UK Prime Minister Theresa May is in Northern Ireland where she is trying to reassure people that she can secure a Brexit deal that will avoid a hard border on the island of Ireland.
May told business leaders in Belfast the "need for changes to the backstop is the key issue" adding that she is not arguing to scrap it.
In January, MPs rejected the deal May had agreed with the EU over concerns about the backstop, an insurance policy that is designed to avoid a hard border.
May will return to Brussels on Thursday to seek fresh concessions on the Irish backstop.
But EU leaders have indicated they will not renegotiate the Brexit deal.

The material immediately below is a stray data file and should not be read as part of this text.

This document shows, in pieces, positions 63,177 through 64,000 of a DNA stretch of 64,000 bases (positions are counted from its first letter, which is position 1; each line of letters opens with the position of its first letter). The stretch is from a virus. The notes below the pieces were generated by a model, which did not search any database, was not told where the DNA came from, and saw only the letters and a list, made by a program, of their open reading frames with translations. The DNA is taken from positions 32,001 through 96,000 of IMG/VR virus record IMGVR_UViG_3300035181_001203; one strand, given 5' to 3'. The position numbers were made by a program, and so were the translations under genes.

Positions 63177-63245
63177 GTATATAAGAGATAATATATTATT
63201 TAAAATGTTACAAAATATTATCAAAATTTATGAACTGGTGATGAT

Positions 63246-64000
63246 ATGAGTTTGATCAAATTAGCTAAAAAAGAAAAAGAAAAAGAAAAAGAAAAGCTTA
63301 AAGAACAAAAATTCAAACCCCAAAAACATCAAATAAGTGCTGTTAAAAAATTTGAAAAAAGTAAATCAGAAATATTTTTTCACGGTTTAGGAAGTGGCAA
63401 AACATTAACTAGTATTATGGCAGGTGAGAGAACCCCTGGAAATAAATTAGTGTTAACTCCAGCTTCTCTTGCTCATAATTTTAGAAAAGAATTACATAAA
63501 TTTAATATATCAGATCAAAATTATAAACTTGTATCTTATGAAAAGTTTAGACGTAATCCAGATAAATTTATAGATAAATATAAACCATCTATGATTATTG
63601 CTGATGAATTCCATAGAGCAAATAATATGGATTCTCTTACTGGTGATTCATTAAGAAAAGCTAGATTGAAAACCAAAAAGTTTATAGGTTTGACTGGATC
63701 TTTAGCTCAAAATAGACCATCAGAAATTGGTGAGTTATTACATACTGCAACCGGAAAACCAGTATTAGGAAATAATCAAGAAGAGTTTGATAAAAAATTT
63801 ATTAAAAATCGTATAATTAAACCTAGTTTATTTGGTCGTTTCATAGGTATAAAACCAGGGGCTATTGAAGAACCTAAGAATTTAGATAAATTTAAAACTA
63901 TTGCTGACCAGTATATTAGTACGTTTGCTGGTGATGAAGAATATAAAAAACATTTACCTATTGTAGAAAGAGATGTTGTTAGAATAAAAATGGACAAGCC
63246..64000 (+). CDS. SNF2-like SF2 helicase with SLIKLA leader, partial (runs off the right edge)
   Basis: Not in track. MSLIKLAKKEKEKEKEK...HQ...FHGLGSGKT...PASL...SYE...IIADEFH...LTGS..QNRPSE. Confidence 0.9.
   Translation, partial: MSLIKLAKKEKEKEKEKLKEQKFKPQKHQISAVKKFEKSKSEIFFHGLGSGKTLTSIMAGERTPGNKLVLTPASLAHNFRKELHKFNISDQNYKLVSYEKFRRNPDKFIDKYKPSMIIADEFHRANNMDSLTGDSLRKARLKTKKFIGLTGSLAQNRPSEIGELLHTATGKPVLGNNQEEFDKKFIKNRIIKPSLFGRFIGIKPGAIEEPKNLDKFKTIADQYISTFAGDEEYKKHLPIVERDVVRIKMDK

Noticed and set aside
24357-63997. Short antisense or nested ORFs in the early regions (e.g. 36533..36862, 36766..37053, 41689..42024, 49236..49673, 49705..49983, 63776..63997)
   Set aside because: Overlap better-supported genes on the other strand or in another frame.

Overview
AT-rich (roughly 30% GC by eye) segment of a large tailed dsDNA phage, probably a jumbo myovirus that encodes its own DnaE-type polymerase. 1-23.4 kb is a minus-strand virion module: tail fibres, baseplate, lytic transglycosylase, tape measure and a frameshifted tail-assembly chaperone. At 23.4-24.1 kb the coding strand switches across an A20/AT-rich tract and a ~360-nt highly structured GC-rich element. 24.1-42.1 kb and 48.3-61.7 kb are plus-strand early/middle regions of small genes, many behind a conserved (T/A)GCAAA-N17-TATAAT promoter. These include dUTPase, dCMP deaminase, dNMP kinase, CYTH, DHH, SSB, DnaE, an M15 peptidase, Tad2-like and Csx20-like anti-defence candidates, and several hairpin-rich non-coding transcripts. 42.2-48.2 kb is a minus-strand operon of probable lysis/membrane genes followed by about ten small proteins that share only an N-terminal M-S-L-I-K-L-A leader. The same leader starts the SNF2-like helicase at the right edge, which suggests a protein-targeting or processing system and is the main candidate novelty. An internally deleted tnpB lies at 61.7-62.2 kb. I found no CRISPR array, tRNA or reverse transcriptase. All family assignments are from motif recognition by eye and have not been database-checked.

May also said she "would not compromise Northern Ireland's position in the UK" and that she does not want to create an effective border between Northern Ireland and Great Britain, which is why she opposed the EU plan for a Northern Ireland-only backstop.
May said she will hold talks with all of Northern Ireland's political parties on Wednesday.
The prime minister also said that she is committed to the Good Friday agreement, a peace deal signed in 1998 to end the period of conflict in Northern Ireland known as the Troubles.
May addedcthat she wants the strongest possible bilateral relationship with Ireland, which she says, has a deeper relationship with it than any other member of the EU27.
She also floated the idea of a joint UK-Ireland World Cup bid for 2030.